Co-founded by Pallagrosi with music promo/ management pro Bob Benjamin as an awareness resource for Parkinson’s Disease research — and inspired by Benjamin’s own diagnosis with the disorder — the annual slate of star-studded happenings grew out of a 40th birthday party for Bob at the Stone Pony; taking its name from the Springsteen soundtrack song “Just Around the Corner to the Light of Day” on its way to becoming a sprawling affair that’s spanned several continents, major North American cities and additional satellite events throughout the calendar year.

Of course, along the way Light of Day became indelibly identified with the stamp of Benjamin’s long-time friend Bruce Springsteen — not just via the organization’s name, but in the very real presence of The Boss as an onstage participant and de facto ringmaster for the majority of those all-star Bob’s Birthday concerts. As an undeniable draw (and a focal point for some tantalizing will-he-or-won’t-he buzz each year), the Bard of the boardwalk has generously shared the stage with a core cast of frequent-flyer performers (including Joe Grushecky, Willie Nile, and Steve Forbert), as well as drop-in guest stars that have ranged from Southside Johnny, Darlene Love and Gary US Bonds, to Light of Day movie star (plus high-profile person with Parkinson’s) Michael J. Fox, and  The Sopranos’ Vincent Pastore.

While the nonprofit Light of Day Foundation is a year-round entity upon which the sun never sets, the heart and soul of the positively charged enterprise remains LOD Winterfest, the mid-January jamboree of activity that commandeers the stages, storefronts and saloons of Asbury Park during the post-holiday “off season” interlude when most other Shore towns are deep into a long winter’s nap. Having offered up a couple of preliminary pace-setter events on January 13 (see the feature on Bob Burger in last week’s Coaster), the circus comes to town in full force for a long weekend that begins tonight, January 17, with a choice of tuneful entertainments that includes a “Hall of Fame Jam” featuring veteran Bruce drummer Vini Lopez (Langosta Lounge), a special edition of Sandy Mack’s Wonder Jam at the Wonder Bar, and an official kickoff concert at downtown’s House of Independents that spotlights such next-gen talents as Williams Honor and Anthony “Remember Jones” D’Amato.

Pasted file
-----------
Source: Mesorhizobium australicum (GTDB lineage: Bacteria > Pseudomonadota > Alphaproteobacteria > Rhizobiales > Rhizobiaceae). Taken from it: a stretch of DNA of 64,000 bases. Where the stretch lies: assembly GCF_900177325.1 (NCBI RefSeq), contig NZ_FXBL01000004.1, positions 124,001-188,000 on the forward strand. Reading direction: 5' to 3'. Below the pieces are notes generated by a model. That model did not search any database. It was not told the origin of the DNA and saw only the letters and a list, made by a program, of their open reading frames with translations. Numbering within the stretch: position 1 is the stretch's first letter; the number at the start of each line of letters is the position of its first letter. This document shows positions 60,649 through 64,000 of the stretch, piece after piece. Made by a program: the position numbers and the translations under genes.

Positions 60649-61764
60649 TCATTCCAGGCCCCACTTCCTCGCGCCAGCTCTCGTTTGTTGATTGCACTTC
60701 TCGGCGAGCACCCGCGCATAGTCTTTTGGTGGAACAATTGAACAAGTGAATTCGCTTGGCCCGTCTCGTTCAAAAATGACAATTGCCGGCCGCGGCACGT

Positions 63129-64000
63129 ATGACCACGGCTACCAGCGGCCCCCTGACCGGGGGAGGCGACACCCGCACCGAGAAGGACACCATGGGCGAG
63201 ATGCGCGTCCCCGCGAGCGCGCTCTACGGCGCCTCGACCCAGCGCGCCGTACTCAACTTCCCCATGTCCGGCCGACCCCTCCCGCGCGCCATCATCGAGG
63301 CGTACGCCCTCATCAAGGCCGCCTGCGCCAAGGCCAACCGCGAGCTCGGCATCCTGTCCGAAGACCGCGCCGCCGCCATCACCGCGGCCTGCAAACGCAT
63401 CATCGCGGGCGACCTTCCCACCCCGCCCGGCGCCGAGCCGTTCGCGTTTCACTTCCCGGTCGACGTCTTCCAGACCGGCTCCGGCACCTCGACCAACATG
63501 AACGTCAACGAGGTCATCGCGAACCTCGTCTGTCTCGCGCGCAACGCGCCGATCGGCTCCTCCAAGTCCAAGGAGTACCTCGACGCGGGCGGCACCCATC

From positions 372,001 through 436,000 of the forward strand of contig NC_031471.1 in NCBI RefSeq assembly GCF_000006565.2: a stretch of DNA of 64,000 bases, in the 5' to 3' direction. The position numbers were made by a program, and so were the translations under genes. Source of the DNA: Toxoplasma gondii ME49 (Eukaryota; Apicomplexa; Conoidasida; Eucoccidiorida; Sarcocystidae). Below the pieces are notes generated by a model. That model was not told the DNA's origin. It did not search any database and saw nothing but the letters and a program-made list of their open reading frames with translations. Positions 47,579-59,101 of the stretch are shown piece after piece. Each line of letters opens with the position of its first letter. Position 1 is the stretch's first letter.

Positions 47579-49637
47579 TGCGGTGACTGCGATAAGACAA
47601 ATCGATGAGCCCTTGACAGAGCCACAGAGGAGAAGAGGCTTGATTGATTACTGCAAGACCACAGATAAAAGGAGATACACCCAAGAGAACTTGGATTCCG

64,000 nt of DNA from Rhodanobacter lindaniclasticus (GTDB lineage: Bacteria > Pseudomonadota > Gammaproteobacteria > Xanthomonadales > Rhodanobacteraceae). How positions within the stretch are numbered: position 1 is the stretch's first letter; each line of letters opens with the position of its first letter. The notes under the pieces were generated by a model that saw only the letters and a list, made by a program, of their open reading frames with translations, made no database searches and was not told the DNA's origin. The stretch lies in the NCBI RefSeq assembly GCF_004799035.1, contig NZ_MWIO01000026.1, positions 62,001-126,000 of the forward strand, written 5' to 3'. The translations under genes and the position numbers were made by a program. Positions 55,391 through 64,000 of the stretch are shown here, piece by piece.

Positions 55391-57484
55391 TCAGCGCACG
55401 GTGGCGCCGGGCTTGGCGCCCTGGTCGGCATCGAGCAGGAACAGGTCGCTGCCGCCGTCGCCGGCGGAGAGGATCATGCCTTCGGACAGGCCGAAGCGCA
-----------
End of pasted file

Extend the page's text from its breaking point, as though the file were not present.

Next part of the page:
“No other town this small has such a vibrant music scene,” says Pallagrosi. “And at the end of the day, I want everyone involved.”

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Published in The Coaster, Asbury Park NJ, August 2, 2018 (photo by Alan Messer)

There it was again, just the other day — descending from the supermarket store speakers like a friendly angel; adding a subconscious spring to each shopper’s step with its perky piano-driven promise of “southern kisses” and sneak-on-out romance; blessing each purchase of Entenmann’s Glazed Pop-Ems and Plumpy’s Frozen Calamari with the same cheerful upbeat plea for love beneath sun and stars (or back there“behind the chandelier”) that took it to the Billboard Top Twenty chart in 1979.